An atom is a mutable value associated with a module-allocated name. For each name that appears in the
Names section of a module's header, the compiler associates that name with a new atom. For each name that appears in the
Extends section of a module's header, the compiler associates that name with the atom introduced by the module that named it. During compilation of a module, an atom may be retrieved by presenting its name, a string, to the primitive method
"atom for_". If the atom was neither introduced by the current module nor imported from another module, then
"atom for_" privately introduces a new atom into the current module; a subsequent send with the same argument within the context of the same module will produce the same atom.
In ordinary use, the primary asset of an atom is its distinction from every other value, including an equivalently named atom that originated in a different module. Consider the values
false from classical logic. The principal characteristic of each is its distinction from the other. In other words,
false differ by identity rather than by some measurable quantity. In Avail, the values
false are special atoms; they are issued by the virtual machine rather than some module. The type
boolean is simply the finite enumeration of these two atoms. For another example, consider a simple model of colors:
In addition to a name and an issuing module, an atom also comprises a collection of bindings, called properties. Since an atom has identity, it can acquire new properties, update existing properties, and lose properties altogether. A property is an association between another atom — the property key — and an arbitrary value — the property value. The properties of an atom are not enumerable, thus ensuring modular usage; an algorithm can only query or alter a property for which it possesses the key. A property is interrogated using the method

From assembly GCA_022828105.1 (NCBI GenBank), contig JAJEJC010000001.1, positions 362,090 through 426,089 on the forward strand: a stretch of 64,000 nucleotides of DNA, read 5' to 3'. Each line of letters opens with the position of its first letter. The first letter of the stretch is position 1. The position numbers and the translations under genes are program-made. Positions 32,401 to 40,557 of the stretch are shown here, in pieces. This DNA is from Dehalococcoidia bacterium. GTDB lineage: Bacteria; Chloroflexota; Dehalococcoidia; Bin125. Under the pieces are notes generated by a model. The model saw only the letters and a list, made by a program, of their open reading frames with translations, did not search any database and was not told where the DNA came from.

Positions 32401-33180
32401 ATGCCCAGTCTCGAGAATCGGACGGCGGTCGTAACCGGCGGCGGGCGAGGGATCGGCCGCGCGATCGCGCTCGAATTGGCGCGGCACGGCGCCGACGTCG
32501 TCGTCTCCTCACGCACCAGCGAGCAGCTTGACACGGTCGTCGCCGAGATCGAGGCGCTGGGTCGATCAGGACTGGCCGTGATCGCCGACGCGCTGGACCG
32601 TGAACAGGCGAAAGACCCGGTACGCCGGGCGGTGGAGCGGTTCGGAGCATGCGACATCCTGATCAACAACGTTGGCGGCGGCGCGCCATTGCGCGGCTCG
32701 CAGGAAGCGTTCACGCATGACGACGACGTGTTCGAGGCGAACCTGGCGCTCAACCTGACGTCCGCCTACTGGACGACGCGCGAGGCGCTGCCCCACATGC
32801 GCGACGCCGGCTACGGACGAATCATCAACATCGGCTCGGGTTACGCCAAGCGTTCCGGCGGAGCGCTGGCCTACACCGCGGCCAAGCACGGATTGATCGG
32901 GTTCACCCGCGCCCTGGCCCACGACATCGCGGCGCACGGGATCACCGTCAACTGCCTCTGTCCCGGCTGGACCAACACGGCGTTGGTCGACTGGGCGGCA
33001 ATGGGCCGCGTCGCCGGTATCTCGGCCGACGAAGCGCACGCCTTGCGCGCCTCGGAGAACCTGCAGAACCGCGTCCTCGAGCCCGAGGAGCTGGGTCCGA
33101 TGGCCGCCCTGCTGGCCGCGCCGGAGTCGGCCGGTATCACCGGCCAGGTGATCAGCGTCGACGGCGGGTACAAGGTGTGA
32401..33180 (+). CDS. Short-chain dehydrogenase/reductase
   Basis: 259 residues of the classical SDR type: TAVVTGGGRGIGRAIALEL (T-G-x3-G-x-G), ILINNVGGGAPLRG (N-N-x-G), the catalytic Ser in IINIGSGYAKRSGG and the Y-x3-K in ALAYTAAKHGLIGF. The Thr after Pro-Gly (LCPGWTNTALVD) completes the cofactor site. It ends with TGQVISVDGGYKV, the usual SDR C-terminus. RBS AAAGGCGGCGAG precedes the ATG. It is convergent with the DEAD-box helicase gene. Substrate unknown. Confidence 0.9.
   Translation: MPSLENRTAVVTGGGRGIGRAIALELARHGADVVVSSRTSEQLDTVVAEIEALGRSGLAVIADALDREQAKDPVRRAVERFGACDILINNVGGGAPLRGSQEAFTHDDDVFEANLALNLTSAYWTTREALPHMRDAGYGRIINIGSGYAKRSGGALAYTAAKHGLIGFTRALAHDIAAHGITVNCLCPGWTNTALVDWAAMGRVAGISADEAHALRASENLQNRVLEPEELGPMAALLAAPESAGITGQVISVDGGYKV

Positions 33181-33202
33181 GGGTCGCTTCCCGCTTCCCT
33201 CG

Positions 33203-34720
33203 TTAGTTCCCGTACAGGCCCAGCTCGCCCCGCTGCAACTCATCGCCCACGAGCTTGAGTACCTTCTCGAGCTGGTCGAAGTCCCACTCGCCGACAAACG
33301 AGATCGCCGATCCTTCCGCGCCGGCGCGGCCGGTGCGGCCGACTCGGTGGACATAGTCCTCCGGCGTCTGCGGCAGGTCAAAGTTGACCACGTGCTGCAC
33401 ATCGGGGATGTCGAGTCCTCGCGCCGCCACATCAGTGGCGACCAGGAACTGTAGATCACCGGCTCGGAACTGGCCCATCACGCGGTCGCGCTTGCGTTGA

"_[_]" ([atom, atom]→⊤), added or updated via
"_[_]:=_" ([atom, atom, any]→⊤), and removed with
"Remove_[_]" ([atom, atom]→⊤). For each of these methods, the first atom is the target and the second atom is the property key.
The following example extends the previous one by associating wavelengths to the
rainbow color atoms:
atom has every atom as an instance.
atom is a complete type. Though its properties are analogous to the bindings of a map or the attributes of an object,
atom does not require (or permit) type parameters for the property key type or the property value type. These limitations are a direct consequence of mutability.
Note that special atoms cannot participate in the property mechanism. For instance, the special atom
true cannot be either the target or the property key of a property interrogation. It can be a property value, however.
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